Stink Bugs - Family Pentatomidae
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Stink bugs get their common name from the foul-smelling fluids they exude when disturbed.
Live adults, nymphs, and eggs photographed in the wild at northern Illinois and Florida.
Predatory Stink Bug
Predatory Stinkbug - Apateticus lineolatus
Stink Bugs are shield-shaped bugs with 5-segmented antennae; large, triangular scutellum; head relatively small and often "tucked into" a concavity in anterior margin of pronotum; ocelli present. Body (as viewed from above) divided into 5 sections: pronotum, scutellum, two basal leathery portions of hemelytra [one on each side of the scutellum], and two apical membranous portions of hemelytra that completely overlap and act like a single section [1].

Several species of insects that feed on peaches and other fruits early in the growing season cause a gnarling and distortion of the fruits called catfacing. Plant bugs and stink bugs, called catfacing insects are largely responsible for this type of injury. They suck the sap from the fruit. If the peaches do not fall as a result of this attack, fruit development is inhibited in the area of the punctures. The surrounding healthy tissue continues to grow thereby causing a defect resembling a cat's face. The green stink bug, Acrosternum hilare, and brown stink bug are two culprits.

Stink bug eggs on underside of maple tree leaf
Stink bug eggs on underside of maple tree leaf. Each egg is just 1mm in diameter (about .04 inch).
Stink bugs feed on developing seed of many hosts including trees, shrubs, vines, weeds and many cultivated crops. They may also feed on the stems and foliage when seed are not present. Both nymph and adult stink bugs pierce plants with their needlelike mouthparts and suck sap from pods, buds, blossoms and seeds. The degree of damage depends on the developmental stage of the plant when it is attacked. Immature fruit and pods become deformed as they develop. Seeds are often flattened and shriveled. Germination can be reduced, or the seeds may fail to germinate at all.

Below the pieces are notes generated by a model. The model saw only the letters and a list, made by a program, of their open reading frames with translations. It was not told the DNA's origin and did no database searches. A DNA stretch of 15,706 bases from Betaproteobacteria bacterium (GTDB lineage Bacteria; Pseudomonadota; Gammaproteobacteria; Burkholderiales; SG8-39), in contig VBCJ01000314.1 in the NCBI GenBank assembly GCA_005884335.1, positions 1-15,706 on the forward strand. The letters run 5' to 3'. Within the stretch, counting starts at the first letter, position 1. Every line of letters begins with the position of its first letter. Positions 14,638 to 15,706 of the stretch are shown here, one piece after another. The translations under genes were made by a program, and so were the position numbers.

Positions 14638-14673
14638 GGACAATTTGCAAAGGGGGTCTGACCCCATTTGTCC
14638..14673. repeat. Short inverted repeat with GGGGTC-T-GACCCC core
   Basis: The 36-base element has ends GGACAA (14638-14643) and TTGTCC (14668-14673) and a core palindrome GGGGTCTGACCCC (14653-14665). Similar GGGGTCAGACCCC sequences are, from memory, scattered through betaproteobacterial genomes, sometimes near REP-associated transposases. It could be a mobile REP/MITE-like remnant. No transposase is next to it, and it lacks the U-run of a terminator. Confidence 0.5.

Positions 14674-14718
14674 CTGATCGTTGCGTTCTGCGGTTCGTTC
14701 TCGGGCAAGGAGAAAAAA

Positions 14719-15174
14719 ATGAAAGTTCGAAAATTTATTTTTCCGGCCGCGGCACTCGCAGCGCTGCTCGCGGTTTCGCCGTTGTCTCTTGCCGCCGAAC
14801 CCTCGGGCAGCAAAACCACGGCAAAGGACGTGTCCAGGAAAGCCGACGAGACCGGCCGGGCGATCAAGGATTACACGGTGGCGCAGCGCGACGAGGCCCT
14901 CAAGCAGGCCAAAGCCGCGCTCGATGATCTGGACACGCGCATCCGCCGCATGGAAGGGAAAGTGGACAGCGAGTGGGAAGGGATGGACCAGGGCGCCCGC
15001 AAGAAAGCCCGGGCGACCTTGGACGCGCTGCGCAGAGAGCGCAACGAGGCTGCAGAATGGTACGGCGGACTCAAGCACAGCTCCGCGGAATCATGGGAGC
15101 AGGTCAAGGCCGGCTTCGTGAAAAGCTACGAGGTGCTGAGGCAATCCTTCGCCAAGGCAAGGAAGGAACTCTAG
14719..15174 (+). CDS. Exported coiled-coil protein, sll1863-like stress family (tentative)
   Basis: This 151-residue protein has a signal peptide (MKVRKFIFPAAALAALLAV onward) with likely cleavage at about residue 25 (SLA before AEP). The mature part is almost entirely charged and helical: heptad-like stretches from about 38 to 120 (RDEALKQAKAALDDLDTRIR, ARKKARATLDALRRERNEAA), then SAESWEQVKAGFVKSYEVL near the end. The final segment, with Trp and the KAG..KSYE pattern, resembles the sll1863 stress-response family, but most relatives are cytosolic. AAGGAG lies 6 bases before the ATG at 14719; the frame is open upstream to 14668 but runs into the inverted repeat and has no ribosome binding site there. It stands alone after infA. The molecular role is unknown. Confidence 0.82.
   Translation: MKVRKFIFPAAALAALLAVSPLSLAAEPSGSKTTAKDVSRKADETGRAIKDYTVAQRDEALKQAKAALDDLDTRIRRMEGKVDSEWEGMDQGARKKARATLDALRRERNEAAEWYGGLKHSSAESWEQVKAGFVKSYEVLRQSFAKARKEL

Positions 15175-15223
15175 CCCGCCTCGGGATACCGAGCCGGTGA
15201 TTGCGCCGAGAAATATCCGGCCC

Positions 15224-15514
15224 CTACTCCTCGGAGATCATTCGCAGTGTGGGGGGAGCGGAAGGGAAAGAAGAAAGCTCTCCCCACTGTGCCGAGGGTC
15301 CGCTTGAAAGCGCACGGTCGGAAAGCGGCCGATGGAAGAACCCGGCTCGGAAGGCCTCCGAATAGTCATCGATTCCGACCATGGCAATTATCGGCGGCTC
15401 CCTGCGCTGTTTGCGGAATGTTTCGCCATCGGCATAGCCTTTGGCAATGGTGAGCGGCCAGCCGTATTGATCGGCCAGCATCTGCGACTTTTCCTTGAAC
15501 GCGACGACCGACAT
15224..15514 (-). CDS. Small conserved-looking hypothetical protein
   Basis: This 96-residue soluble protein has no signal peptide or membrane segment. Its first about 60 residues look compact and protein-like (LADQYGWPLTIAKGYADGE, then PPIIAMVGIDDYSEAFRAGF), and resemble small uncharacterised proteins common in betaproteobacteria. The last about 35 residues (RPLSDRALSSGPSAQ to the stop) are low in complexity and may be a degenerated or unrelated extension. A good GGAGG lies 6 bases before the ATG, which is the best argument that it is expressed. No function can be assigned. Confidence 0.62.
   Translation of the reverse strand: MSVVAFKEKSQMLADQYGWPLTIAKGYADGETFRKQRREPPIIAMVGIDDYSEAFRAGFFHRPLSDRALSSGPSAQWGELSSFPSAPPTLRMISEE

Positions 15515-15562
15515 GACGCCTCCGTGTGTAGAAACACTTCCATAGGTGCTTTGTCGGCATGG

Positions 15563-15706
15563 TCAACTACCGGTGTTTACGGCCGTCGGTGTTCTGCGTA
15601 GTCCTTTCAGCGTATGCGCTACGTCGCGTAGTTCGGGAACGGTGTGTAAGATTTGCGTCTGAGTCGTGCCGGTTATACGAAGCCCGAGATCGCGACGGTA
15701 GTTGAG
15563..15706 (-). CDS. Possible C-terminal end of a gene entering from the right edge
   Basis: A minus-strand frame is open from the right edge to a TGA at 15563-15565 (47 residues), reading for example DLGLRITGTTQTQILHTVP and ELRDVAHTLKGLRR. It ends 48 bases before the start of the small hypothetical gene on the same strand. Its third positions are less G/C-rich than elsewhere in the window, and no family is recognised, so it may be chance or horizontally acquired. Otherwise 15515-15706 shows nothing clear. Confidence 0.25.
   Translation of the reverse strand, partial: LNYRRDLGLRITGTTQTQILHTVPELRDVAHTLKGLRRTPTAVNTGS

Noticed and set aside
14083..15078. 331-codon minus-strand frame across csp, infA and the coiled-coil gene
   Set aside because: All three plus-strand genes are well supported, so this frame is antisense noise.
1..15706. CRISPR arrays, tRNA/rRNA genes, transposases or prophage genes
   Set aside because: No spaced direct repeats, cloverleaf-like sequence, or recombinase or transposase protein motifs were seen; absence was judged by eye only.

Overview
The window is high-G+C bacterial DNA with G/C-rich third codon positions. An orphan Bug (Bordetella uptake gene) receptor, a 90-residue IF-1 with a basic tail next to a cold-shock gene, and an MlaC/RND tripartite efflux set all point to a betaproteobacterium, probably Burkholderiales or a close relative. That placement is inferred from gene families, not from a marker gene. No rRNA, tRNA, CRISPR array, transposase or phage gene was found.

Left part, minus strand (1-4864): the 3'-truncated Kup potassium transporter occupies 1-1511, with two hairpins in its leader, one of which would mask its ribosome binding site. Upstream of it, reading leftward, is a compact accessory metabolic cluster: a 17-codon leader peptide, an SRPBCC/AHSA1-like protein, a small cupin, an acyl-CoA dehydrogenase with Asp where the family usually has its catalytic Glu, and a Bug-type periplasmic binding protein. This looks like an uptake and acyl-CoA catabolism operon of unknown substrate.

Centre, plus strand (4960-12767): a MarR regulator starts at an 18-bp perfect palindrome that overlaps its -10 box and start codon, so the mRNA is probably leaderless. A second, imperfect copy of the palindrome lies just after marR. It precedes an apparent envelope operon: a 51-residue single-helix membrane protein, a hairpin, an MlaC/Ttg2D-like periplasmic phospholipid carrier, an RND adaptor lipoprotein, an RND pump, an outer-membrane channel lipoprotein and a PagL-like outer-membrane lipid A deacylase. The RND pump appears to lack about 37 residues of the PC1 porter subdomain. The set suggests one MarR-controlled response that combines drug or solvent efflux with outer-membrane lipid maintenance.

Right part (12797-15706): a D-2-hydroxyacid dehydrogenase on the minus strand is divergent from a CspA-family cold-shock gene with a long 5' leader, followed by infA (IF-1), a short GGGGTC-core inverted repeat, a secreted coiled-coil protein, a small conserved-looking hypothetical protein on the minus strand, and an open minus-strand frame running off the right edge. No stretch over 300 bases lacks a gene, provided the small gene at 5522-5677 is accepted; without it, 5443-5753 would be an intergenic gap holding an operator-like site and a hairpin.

The family name, Pentatomidae, comes from the Greek "pente" (five) + "tomos" (a section); perhaps a reference to the 5-segmented antennae, or perhaps a reference to the body, which, when viewed from above, appears to be divided into 5 large sections. The scutellum is the largest section.

Stink bugs characteristically deposit their eggs on the underside of leaves in clusters with tight rows of individual barrel-shaped eggs. After overwintering, adult females seek out suitable hosts in early spring and deposit their eggs on host plants. Often these overwintering populations are found along field borders, particularly along tree lines near their overwintering sites.

Later-developing cultivated plants become more attractive when these initial wild hosts dry down, and their proximity allows easy access for stink bug colonization in crops. Shortly after egg deposition and hatching, emerging nymphs are gregarious in habit and remain on or near the egg mass. As they develop, they begin to feed and disperse.

Shield bug nymphs and eggs, family Scutellaridae. To survive, shield bugs require a supply of bacteria which they store in intestinal pouches, and use to help digest their food. The nymphs obtain a lifetime supply from deposits made on the eggs by their mother. [3]

Stink bugs feed on many varieties of plants, including native and ornamental trees, shrubs, vines, weeds, and many cultivated crops. Stink bugs inflict mechanical injury to the seed as well as transmit the yeast-spot disease organism. The degree of damage caused by this pest depends to some extent on the developmental stage of the seed when it is pierced by the stink bug's needlelike mouthparts. The younger the seed when damaged, the greater the yield reduction. [2]


Brown Stink Bug
Stinkbug Nymph - Euschistus tristigmus luridus
Stinkbug Nymph

Dusky Stinkbug Nymph
Stink Bug
Twice-Stabbed Stinkbug
shield bug
Shield Bug
Brown Stink Bug
Brown Stink Bug
Green Stink Bug
Green Stink Bug
Stink Bug
 Menecles insertus
Stink Bug
Amaurochrous brevitylus
References
  1. Bugguide.net Family Pentatomidae Troy Bartlett, et al
  2. North Carolina State University Cooperative Extension Stink Bugs 
  3. Line, Les. The Audubon Society Book of Insects. Harry N Abrams, 1983.
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Order Hemiptera: True Bugs number almost 5,000 species in North America, and 40,000 worldwide. They have mouthparts formed into a beak, adapted for sucking plant juices or the liquefied insides of their animal prey.
Suborder Auchenorrhyncha - Cicadas & Planthoppers
Suborder Sternorrhyncha - Aphids, scales, mealybugs, jumping plant lice
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